Following the state censorship of a feminist exhibition at the National Museum of Fine Arts in Bishkek, Kyrgyzstan, a group of artists whose works were included in the show signed an open letter addressed to the president of the country, which denounced the government’s interference at the institution and called for minister of culture Azamat Jamankulov to step down, the Art Newspaper reports.
Dubbed the first Femminale of contemporary art, the exhibition—which dealt with issues of women’s rights ranging from domestic violence to economic equality—was targeted by conservative lawmakers who viewed the biennial as too provocative. Jamankulov described the show as a “campaign with naked women under the flag of feminism” and announced he would establish a special commission to investigate the exhibition.
The public outcry over the works in the exhibition was centered around pieces that involved nudity, abortion, and LGBTQ rights such as a performance in which Danish artist Julie Savery undresses. Among the works that were removed from the museum is a punching bag that is shaped like a woman’s torso by Zoya Falkova.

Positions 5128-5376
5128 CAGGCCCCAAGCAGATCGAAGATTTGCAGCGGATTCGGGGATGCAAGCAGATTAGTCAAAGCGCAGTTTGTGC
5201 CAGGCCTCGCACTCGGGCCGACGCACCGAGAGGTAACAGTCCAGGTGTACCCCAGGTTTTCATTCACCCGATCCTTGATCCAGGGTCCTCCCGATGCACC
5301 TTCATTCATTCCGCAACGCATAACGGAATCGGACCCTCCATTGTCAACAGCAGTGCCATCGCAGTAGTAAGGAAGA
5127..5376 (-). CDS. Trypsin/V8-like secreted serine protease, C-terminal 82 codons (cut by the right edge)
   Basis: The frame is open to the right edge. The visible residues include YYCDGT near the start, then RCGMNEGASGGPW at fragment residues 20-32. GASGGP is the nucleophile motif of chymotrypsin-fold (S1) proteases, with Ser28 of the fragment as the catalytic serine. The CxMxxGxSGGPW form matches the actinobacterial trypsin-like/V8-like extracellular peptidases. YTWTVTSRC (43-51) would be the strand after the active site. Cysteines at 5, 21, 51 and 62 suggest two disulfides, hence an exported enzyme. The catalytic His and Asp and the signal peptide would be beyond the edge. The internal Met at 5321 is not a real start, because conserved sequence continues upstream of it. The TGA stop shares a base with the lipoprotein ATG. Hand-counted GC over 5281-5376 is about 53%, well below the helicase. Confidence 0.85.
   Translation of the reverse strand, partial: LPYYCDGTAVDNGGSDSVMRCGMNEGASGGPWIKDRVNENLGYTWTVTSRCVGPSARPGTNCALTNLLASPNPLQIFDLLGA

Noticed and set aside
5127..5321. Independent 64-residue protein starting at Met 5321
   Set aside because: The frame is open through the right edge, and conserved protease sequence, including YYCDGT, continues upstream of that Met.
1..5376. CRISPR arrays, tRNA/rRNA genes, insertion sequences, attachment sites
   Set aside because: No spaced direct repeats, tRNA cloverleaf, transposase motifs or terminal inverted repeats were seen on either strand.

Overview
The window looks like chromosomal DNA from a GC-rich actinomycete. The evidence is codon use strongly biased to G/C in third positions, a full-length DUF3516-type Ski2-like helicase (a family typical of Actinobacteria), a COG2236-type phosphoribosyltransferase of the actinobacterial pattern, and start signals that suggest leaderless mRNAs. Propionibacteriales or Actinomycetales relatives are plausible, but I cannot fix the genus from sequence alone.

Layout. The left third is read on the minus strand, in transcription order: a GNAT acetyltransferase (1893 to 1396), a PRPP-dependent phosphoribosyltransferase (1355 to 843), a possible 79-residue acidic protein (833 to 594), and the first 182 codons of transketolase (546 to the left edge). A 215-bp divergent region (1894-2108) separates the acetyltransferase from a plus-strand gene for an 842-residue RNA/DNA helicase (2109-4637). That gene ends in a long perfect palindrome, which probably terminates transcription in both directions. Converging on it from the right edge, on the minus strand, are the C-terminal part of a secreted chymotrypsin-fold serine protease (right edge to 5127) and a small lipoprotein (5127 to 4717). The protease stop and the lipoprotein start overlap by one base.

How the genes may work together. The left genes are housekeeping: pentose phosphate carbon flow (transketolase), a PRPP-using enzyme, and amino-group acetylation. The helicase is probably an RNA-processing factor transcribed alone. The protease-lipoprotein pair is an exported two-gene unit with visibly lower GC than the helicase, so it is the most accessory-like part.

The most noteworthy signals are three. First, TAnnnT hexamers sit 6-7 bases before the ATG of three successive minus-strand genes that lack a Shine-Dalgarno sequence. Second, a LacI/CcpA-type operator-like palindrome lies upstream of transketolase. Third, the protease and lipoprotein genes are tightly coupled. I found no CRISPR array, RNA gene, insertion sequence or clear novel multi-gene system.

The backlash in the Muslim majority country was sparked by concern over the loss of traditional Kyrgyz values and fueled by politicians who condemned the show. The controversy led to the departure of museum director Mira Djangaracheva, who left following death and rape threats that were made against the organizers of the Femminale. After she stepped down, the minister of culture hired Aigul Mambetkazieva as her replacement.
The authors of the open letter argue that freedom of thought and freedom from discrimination based on sex or political stance are protections outlined in the country’s constitution. The artists demand that the authorities take action against those responsible for threatening the safety of those involved with the exhibition and that Djangaracheva be reinstated.
“The minister of culture has demonstrated a complete misunderstanding of the fundamental principles of culture: culture does not require state management, culture requires support, culture does not tolerate censorship,” the letter reads.